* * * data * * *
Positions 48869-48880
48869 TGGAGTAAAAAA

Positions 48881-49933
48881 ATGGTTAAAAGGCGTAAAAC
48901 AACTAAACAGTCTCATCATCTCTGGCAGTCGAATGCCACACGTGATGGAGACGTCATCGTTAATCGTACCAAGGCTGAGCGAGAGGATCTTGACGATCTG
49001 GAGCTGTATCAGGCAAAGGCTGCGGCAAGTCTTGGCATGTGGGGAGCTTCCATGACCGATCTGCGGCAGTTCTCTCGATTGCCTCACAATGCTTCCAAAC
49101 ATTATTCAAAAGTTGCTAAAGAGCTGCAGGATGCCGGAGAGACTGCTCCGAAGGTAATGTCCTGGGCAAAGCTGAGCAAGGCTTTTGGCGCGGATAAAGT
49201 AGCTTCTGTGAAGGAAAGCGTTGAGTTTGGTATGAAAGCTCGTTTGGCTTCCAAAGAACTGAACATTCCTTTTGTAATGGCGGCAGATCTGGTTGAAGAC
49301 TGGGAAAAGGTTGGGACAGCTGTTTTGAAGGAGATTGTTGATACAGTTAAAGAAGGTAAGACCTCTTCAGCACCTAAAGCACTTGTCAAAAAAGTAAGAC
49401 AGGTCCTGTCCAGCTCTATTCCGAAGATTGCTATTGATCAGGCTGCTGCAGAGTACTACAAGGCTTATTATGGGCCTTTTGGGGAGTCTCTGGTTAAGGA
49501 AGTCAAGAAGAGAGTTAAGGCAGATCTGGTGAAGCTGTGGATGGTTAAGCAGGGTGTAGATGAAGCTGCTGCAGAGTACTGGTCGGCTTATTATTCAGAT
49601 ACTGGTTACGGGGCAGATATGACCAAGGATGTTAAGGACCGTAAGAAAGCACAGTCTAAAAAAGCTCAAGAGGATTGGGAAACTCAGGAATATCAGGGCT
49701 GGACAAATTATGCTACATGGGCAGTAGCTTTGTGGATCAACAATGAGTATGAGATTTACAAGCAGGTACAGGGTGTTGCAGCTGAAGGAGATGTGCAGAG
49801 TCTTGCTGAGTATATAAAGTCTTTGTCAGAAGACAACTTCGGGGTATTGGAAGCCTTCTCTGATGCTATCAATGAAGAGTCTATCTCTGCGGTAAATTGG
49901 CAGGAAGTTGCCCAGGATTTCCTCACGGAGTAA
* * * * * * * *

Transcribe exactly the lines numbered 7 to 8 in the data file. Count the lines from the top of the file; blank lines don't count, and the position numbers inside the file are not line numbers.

49101 ATTATTCAAAAGTTGCTAAAGAGCTGCAGGATGCCGGAGAGACTGCTCCGAAGGTAATGTCCTGGGCAAAGCTGAGCAAGGCTTTTGGCGCGGATAAAGT
49201 AGCTTCTGTGAAGGAAAGCGTTGAGTTTGGTATGAAAGCTCGTTTGGCTTCCAAAGAACTGAACATTCCTTTTGTAATGGCGGCAGATCTGGTTGAAGAC